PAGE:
BrainLink: Neuroscience activities for kids
nmoreno at bcm.tmc.edu
Fri Aug 5 09:44:14 EST 1994
Are you working with students in schools or interested in helping children
discover the excitement of "doing" science? BrainLink offers unique
materials and activities in neuroscience to carry out in the classroom with
students in grades K-8.
Funded by the National Institutes of Health, BrainLink has been developed
collaboratively by researchers, clinicians and educators at Baylor College
of Medicine and is designed to teach elementary and early middle school
students about the brain and nervous system, while fostering awareness of
science and health careers, promoting healthy behaviors and allowing
teachers and students to explore science concepts through hands-on,
discovery-oriented approaches. Each BrainLink unit focuses on a central
neuroscience topic that is maintained throughout the three interrelated
components described below.
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Adventures in Neuroscience is a series of stories about a group of children
who call themselves the NeuroExplorers. Neuroscience concepts are
introduced within the plot of each story. In the first story,
"Skullduggery," for example, the NeuroExplorers learn about the physical
brain and the skull while they unravel the mystery behind a stolen
Explorations in Neuroscience is a mini-magazine filled with information and
fun activities that encourage children and parents to carry out
neuroscience activities together.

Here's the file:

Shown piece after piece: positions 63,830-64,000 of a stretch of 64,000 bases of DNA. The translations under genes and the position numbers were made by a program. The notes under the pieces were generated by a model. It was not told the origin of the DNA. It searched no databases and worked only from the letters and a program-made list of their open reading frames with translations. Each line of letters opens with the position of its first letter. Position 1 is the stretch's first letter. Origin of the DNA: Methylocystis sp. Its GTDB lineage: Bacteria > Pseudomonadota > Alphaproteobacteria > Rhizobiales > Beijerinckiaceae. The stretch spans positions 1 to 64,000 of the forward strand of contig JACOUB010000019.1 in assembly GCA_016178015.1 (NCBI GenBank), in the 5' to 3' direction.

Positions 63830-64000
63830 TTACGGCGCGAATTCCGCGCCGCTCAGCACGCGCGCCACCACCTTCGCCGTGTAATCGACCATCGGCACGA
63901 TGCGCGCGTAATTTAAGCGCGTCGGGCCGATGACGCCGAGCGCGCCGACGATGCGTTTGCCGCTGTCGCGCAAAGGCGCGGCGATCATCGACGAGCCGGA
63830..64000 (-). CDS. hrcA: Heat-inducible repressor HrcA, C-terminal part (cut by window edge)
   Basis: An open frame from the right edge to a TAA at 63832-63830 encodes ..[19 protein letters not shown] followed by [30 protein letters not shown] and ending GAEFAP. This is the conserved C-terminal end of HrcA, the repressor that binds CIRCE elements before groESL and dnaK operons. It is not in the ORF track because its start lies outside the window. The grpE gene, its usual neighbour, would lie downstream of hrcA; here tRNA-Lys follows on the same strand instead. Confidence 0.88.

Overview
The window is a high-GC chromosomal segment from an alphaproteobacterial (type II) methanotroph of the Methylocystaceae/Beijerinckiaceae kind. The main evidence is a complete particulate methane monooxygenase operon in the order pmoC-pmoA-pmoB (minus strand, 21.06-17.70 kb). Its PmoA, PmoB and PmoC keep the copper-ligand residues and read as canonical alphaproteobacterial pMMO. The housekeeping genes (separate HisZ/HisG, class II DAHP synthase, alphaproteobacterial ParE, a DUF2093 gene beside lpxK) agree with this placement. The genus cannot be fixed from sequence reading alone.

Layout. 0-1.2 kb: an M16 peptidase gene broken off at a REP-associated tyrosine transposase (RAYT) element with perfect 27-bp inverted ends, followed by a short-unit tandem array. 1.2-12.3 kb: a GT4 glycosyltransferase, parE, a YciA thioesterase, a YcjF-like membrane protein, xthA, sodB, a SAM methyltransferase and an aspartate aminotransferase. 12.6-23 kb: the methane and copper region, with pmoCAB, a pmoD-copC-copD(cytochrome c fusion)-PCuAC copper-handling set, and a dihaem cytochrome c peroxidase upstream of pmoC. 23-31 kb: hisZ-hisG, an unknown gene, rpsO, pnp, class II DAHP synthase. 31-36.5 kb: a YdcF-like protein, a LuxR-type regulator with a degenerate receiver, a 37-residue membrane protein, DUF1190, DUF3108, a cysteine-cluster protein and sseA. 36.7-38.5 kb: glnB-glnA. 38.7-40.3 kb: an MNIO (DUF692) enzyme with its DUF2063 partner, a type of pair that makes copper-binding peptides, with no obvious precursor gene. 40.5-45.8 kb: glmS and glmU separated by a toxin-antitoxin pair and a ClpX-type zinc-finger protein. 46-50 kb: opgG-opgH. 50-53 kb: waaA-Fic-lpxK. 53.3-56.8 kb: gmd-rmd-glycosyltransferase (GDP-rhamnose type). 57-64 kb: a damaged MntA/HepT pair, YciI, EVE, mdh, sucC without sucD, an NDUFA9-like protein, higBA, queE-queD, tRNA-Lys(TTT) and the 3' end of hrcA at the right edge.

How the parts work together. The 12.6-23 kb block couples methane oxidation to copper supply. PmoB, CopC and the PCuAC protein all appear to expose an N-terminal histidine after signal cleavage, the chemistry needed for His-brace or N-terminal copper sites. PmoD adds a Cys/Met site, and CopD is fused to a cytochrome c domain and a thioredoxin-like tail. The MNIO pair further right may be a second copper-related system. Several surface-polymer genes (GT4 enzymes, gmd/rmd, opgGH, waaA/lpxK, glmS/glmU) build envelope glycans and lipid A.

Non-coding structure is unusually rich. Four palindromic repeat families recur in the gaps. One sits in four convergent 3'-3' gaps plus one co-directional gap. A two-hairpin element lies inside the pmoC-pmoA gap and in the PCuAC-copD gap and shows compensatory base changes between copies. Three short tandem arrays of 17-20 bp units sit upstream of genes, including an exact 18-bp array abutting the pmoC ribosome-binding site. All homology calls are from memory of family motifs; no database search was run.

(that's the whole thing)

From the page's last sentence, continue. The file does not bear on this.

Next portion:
Activities in Neuroscience is a teacher guide that provides activity-based
lessons for classroom use, along with necessary background information for
teachers. The activities entice students to discover neuroscience concepts
through hands-on exploration. For example, in the first unit, "Brain
Comparisons," students learn about the weight and fragile nature of the
brain, using a three pound water ballon as a model.
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Four BrainLink units are available: Brain Comparisons, Motor Highways,
Sensory Systems and Memory and Learning. The units have been field tested
in Houston-area schools during the past two years. Students reported
"liking" and "learning something" from the materials, while teachers rated
BrainLink highly for its educational value.
For more information about BrainLink, please contact: Nancy Moreno,
Ph.D.,Judith Dresden, Barbara Tharp, or Leslie Miller, Ph.D., Division of
School-Based Programs, Baylor College of Medicine, 1709 Dryden, Suite 545,
Houston, Texas 77030; phone (713) 798-8200; fax (713) 798-8201; email
nmoreno at bcm.tmc.edu.
More information about the Neur-sci